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Tourist numbers heating up after cold start

Posted By Val Robichaud On September 27, 2010 @ 8:31 pm In News | Comments Disabled

After a cold winter of first quarter room tax figures frozen at record-low numbers, the hospitality sector has warmed up nicely, according to industry sources.

“It’s like the good old days,” said Bill Blum, general manager of MacArthur Place Inn & Spa. Currently, Blum said, he is seeing high occupancy rates and a boom in group sales, business meetings and weddings.

Michelle Heston, of the Fairmont Sonoma Mission Inn & Spa, is also positive. “We did indeed have a strong summer and are seeing improvement month over month.”

The Transient Occupancy Tax, a 10 percent surcharge on hotel rooms, totaled a disappointing $261,783 for the first quarter of 2010. The figure was about $5,000 less than the same period in 2009, and well behind the $400,000 collected in 2008.

Heston said that the first quarter number might have been affected by a renovation project at the property, which made 42 rooms unavailable during the period. “Recent reports from the county show steady growth in TOT figures,” she said.

In the overall tourist picture, the low TOT figure is somewhat deceptive as it is based on room rate, which has been driven down by the lack of demand, and promotional activity, since the boom period of 2007-08. The number of visitors, paying less for a room but still spending money eating, shopping and wine tasting during their stay, may actually have increased early in the year.

Wendy Peterson, the executive director of the Sonoma Valley Visitors Bureau, said there has indeed been a positive, steady climb in overnight visitors. “Across the board, hotels are seeing an increase in occupancy,” she said. “Restaurants and businesses in all segments have seen positive increases.”

The SVVB tracks the number of phone and web inquiries it receives, along with people who utilize its two visitor centers. All those numbers are increasing as well, Peterson said.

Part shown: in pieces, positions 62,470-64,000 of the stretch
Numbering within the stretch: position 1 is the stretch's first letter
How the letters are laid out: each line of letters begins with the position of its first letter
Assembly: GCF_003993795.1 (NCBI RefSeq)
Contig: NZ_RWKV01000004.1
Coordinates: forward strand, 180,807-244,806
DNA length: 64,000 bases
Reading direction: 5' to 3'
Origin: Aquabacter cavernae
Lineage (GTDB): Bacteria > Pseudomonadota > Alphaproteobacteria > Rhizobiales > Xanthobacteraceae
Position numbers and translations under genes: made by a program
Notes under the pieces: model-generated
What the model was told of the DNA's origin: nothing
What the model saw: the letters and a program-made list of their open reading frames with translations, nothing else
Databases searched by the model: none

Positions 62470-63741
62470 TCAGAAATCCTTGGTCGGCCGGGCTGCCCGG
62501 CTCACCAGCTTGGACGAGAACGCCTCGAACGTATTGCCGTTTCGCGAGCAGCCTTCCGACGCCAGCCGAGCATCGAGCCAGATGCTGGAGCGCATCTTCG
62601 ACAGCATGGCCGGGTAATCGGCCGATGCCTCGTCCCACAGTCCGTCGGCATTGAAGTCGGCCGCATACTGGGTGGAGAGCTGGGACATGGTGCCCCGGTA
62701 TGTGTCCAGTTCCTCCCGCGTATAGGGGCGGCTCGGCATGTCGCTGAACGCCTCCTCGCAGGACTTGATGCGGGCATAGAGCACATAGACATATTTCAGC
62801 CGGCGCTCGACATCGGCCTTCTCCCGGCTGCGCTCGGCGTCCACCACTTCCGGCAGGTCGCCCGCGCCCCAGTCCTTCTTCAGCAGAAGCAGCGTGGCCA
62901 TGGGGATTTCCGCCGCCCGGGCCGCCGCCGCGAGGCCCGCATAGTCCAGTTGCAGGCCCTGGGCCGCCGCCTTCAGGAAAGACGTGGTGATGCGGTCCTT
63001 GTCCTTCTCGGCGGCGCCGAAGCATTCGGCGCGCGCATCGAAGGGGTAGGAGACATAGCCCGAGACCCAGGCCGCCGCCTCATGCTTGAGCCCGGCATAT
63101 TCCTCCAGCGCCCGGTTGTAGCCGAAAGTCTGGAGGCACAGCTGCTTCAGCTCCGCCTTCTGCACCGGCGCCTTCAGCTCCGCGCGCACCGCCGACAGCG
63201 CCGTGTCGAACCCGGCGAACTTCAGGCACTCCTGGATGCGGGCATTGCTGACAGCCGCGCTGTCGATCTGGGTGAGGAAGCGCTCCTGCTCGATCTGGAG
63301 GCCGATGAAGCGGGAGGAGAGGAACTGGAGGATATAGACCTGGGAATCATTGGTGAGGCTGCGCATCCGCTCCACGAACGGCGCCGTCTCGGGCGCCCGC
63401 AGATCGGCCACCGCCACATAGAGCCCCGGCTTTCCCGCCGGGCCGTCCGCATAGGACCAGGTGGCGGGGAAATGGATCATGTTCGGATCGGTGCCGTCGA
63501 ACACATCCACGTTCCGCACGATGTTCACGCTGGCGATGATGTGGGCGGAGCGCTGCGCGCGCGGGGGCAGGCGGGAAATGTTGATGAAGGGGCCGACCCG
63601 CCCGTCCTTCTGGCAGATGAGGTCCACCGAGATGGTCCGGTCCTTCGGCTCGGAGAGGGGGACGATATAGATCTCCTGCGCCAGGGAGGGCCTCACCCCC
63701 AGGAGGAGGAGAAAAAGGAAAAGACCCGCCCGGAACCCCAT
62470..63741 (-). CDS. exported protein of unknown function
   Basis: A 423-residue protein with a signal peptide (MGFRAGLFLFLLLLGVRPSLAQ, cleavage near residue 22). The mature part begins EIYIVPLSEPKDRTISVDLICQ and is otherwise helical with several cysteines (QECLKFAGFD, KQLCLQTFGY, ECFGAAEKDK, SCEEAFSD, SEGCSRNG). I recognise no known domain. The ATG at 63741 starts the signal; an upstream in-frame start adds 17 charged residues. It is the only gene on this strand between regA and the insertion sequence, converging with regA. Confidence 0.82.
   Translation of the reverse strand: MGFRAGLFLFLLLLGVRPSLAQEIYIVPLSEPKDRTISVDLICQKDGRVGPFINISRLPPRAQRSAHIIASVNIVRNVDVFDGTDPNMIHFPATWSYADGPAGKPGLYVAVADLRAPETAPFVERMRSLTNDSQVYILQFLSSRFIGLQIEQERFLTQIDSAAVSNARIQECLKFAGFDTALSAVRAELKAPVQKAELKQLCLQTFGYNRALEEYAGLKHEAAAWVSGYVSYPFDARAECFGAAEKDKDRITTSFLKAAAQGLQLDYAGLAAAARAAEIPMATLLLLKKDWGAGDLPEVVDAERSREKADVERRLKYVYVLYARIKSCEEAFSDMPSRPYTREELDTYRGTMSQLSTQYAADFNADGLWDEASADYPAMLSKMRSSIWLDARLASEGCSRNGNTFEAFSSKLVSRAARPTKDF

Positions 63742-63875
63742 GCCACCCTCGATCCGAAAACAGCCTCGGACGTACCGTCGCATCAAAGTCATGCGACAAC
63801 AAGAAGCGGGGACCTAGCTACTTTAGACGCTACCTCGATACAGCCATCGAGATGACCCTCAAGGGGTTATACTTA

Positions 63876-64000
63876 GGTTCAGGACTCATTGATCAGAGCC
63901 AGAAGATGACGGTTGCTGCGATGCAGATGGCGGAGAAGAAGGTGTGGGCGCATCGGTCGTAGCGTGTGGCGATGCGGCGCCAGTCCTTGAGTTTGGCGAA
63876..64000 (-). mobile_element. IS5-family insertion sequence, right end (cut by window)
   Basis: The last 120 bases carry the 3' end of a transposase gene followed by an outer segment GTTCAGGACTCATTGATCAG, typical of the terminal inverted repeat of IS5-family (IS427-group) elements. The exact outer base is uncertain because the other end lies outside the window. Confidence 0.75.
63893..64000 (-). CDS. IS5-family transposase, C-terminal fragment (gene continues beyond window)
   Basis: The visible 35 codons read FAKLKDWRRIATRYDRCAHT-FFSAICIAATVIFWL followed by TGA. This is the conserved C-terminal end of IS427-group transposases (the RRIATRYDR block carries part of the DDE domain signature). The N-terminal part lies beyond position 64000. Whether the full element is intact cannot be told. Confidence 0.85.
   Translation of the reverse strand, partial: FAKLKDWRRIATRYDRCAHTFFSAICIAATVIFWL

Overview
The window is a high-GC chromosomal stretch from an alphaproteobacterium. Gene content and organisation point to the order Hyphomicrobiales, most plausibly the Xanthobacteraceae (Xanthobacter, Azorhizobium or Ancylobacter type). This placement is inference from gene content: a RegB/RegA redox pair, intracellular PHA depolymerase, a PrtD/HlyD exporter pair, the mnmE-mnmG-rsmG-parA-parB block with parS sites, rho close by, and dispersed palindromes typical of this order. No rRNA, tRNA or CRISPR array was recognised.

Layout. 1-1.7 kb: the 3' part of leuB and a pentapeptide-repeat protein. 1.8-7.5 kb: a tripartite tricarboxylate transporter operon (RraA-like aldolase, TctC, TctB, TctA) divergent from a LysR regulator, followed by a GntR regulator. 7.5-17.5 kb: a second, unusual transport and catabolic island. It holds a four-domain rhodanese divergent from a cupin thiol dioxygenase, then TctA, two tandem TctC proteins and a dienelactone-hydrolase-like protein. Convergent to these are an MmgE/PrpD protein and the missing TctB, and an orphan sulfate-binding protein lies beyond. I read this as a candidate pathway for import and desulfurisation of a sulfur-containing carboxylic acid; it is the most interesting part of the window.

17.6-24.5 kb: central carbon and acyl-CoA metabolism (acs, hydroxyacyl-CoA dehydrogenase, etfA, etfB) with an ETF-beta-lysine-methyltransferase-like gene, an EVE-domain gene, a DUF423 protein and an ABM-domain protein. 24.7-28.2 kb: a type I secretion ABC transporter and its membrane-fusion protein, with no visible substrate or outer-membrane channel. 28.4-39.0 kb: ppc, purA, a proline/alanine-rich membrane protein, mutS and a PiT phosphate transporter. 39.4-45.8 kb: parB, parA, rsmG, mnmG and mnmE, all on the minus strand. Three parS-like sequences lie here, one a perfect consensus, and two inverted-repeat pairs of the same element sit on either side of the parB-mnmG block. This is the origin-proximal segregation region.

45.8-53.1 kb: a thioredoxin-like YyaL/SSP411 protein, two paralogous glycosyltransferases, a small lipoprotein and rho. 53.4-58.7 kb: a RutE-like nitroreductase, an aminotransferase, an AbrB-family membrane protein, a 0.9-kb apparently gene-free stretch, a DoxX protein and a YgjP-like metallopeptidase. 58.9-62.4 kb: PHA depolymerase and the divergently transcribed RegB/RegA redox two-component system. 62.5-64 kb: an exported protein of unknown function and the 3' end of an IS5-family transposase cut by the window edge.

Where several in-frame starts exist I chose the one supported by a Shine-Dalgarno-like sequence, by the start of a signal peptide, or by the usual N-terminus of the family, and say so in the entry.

Peterson said she is “cautiously optimistic” about the immediate future of the local hospitality industry. “There are a lot of sold-out weekends,” she said. “Fall looks like a very strong indicator. There are some very strong signs.”

One encouraging factor is the reappearance of business meetings and group sales on the hotel books. When the economy went south, those events were among the first victims of budget cuts.

“Starting in July, it’s all really off the charts,” Blum said. “We haven’t seen this in a couple of years. We are encouraged that things are beginning to turn around.”

The momentum improves on first quarter TOT numbers that were relatively flat across Sonoma County.

Sebastopol showed an increase compared to the same period in 2009 (up 15 percent), as did the unincorporated portion of the county (up 7 percent). With a 2010 figure of $18,786, Cloverdale had the biggest percentage drop, 30 percent.

In Sonoma, the TOT goes directly into the general fund where it accounts for nearly 20 percent of city revenue. Mayor Steve Barbose said, “I too have heard from people in the lodging industry that business is up from last year. I am hopeful that Sonoma’s income for the 2010-2011 fiscal year will be above the conservative projections we used for the budget process.”

Petaluma, Cloverdale and Sebastopol impose a 10 percent TOT. Santa Rosa and all unincorporated areas, impose a 9 percent tax. The fee is 12 percent in Rohnert Park, Healdsburg and Windsor. By comparison, San Francisco charges 14 percent.


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